NFTRH 696, part 4

The final segment of NFTRH 696.

US Stock Market (TA)

Here is a look at the relative performance of some US sectors. Healthcare, Utilities, Staples and Pharma are considered more defensive and they are out-performing SPY/SPX. The median stock has stabilized as participants are shooting the formerly high flying over-owned, over-valued headline stocks.

Importantly, let’s recall that in the history of the last 3 occasions that Healthcare bottomed vs. SPX/SPY a cyclical bear market ensued twice (2001 & 2008, while in 2011 the signal coincided with a turn away from the inflation trades as nominal SPX did just fine).

Nominal views of different areas within the market show all items suspect, at best. In the cases of Mid and Small caps and Growth the intermediate trends (blue SMA 50) are down and as long as the prices remain below the SMA 50 the signal is intermediate-term bearish. Value and Banks have not turned the SMA 50 down yet because they benefited previously from the rise in long-term yields, which have been pulling back of late in the face of Putin/Ukraine.

Back in late 2021 we had noted two downside gaps that could eventually fill on both SPX and NDX. The combo of a hawking Fed and a bombing Putin have helped drive these indexes to fill the upper gap, with the lower one still beckoning. As you can see, aside from the Semi index these headliners are now in a clear series of lower lows and lower highs.

We have been on a bounce (only) from the spike lows and reversal at the end of February. But it looks like a classic short setup in the making. Personally, I have been hoping for one more thrust upward in order increase shorts (holding only a short against small caps, TZA) because I am not a stout bear and prefer cash unless it looks like a low short-term risk/reward. Using SPX as an example, and assuming no war relief/Fed relief inputs, one more thrust upward (if applicable) by SPX to the converging moving averages would be such a setup. Let’s call it the 4525 area (+/-). That way, if shorting at that point risk can be managed to suit above the moving averages.

Beyond that, let’s watch for those lower gaps to fill if/when the bounce fails. Then with those out of the way it would be time to at least consider a bullish outcome and buying opportunity.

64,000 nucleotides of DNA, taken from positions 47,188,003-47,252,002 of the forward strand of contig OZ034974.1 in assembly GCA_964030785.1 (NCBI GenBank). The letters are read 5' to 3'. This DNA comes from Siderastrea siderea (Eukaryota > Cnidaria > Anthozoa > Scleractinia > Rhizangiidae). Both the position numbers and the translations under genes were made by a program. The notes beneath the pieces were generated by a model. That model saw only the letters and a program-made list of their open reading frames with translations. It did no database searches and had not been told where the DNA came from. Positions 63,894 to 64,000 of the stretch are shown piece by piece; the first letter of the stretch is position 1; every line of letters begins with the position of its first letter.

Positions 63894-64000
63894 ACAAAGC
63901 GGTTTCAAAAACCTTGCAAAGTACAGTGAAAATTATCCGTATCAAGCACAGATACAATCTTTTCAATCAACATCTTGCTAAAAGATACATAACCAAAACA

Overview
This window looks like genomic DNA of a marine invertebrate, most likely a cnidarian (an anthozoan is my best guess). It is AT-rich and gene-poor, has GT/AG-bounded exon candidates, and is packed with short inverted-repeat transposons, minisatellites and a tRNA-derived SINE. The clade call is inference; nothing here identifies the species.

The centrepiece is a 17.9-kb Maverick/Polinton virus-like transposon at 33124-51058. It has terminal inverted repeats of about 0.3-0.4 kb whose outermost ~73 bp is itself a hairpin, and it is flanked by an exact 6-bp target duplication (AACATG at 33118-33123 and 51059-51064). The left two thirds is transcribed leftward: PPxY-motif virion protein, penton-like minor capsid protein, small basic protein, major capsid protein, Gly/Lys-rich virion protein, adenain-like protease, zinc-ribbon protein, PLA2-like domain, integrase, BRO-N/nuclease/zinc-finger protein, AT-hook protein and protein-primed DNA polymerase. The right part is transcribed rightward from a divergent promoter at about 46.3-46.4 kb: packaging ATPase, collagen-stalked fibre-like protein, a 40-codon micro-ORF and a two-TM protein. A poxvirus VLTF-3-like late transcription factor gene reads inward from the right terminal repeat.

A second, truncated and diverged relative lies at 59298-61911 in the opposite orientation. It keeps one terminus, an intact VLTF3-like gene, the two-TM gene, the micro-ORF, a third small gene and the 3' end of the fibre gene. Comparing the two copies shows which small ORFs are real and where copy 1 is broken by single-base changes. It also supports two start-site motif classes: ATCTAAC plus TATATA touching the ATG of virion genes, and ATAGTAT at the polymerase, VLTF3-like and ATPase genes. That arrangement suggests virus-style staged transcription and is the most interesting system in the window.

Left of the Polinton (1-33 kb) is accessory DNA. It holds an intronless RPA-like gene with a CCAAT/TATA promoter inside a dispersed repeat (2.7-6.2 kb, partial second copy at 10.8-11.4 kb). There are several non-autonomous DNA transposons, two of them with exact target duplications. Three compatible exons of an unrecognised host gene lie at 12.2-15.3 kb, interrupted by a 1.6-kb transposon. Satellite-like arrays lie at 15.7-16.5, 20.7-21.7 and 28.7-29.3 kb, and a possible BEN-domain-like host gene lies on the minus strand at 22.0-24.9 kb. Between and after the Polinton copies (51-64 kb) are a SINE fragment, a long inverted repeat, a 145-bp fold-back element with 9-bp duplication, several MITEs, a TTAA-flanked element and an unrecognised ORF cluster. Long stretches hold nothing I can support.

Global View

In the first segment we reviewed the bearish daily charts of the DAX and the global (ex-US) ETF, ACWX. But folks, how bearish is this monthly chart of ACWX?

Exactly. It’s not bearish. It is market excess being corrected to a potential buying opportunity at 47. A drop from 57+ to 47 (+/-) would represent nearly a 20% correction and since that is the arbitrary percentage to which financial media assign the term ‘bear market’, it would be nice to see indexes, ETFs and individual equities at such levels while the media scare the remaining herds out of the markets. Best of all, and as with the daily SPX short setup noted above, there is a clear line below which risk can be managed.

Stock market (TA) Bottom Line

Our original view of this correction was as a buying opportunity in a small cyclical bear market at worst. I see nothing in the work above to change that view. Bring on the doom-saying. Let’s embrace it, while also not setting any plan in stone (hey, it sure could be a major bear) in a schizoid market with emotion running rampant.


VIX is building pressure on the markets as it continues to grind its new uptrend. Weekly SPX in the upper panel is in a wedge that could fill the gap and hold support in the 4000 round number area. However, using ACWX above as a model, the equivalent ‘cyclical bear market’ support for SPX is around 3400. That would represent a much deeper correction than 20%, however, and so for now let’s favor the 4000 round number and gap fill.